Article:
Most of us lead complex and overly busy lives, with too much to do and not enough time. The world we live in is complex, uncertain, and full of challenges and concerns. And we are connected to all of this by our “always-on” smartphones, social media and 24-hour news. It’s interesting that secular mindfulness appeared into the mainstream in this context. Although the practice is useful for individuals, groups, and potentially, society, it’s not a universal panacea. Many things need to be solved in the world before we can live in balance.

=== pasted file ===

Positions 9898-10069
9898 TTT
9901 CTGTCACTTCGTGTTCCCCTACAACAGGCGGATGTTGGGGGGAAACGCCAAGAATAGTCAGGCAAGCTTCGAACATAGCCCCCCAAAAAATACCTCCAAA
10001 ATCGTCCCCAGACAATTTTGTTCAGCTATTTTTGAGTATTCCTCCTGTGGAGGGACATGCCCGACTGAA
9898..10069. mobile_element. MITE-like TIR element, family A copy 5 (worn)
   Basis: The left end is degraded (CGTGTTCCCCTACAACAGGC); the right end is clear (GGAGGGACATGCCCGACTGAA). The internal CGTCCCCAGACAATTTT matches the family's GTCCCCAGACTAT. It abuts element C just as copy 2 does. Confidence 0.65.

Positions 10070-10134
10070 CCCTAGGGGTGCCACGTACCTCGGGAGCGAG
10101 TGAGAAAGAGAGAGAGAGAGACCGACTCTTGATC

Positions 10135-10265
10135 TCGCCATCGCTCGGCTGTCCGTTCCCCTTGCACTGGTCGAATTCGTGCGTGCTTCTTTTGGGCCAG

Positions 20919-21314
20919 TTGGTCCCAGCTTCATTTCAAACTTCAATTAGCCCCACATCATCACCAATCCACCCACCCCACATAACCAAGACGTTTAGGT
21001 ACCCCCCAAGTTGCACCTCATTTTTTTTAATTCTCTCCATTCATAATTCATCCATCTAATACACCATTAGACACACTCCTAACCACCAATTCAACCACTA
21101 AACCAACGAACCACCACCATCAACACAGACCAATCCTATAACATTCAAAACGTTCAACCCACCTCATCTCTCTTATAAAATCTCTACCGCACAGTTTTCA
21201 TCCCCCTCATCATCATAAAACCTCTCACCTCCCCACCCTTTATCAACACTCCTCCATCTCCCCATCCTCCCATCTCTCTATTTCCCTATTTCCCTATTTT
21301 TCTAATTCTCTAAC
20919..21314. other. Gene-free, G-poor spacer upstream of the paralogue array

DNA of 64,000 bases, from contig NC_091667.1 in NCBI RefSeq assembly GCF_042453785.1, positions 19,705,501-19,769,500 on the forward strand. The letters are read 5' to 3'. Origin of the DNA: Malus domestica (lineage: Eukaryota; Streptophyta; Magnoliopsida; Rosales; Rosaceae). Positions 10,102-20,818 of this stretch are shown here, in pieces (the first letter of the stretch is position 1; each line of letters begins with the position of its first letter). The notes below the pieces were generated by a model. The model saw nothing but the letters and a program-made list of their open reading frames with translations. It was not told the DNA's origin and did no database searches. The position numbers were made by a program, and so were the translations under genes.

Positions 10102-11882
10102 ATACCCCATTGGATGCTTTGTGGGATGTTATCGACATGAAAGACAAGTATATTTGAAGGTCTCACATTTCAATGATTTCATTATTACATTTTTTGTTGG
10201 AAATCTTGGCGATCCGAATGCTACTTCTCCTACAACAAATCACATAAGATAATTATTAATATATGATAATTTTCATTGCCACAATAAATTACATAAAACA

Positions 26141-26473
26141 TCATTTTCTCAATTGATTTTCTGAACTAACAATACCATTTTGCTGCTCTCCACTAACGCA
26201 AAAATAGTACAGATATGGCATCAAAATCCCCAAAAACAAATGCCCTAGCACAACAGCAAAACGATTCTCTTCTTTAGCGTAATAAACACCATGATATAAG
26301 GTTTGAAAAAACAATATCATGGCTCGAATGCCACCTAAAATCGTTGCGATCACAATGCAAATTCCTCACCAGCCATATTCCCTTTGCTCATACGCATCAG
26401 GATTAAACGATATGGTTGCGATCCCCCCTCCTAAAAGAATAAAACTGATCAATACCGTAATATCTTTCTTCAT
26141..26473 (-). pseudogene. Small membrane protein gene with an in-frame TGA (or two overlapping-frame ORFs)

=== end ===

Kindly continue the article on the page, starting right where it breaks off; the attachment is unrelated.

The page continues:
Practising mindfulness is neither easy nor obvious. For a start, most of us were not explicitly taught what thoughts or emotions are as we develop. So, we reach adulthood assuming that we are our thoughts and emotions. Through repetition, we also lay down habit patterns of thought, emotion, and behaviour; some that serve us well and others that limit and deplete us. It’s unfortunate and a little ironic that our brain adapts to and serves us what we pay attention to; what it thinks we like. So, for example, the more we worry, the more worrying thoughts the brain provides. When we cultivate mindfulness, we begin to rewire the habitual pathways in our brains that no longer serve us and begin to transform our relationship with our experience.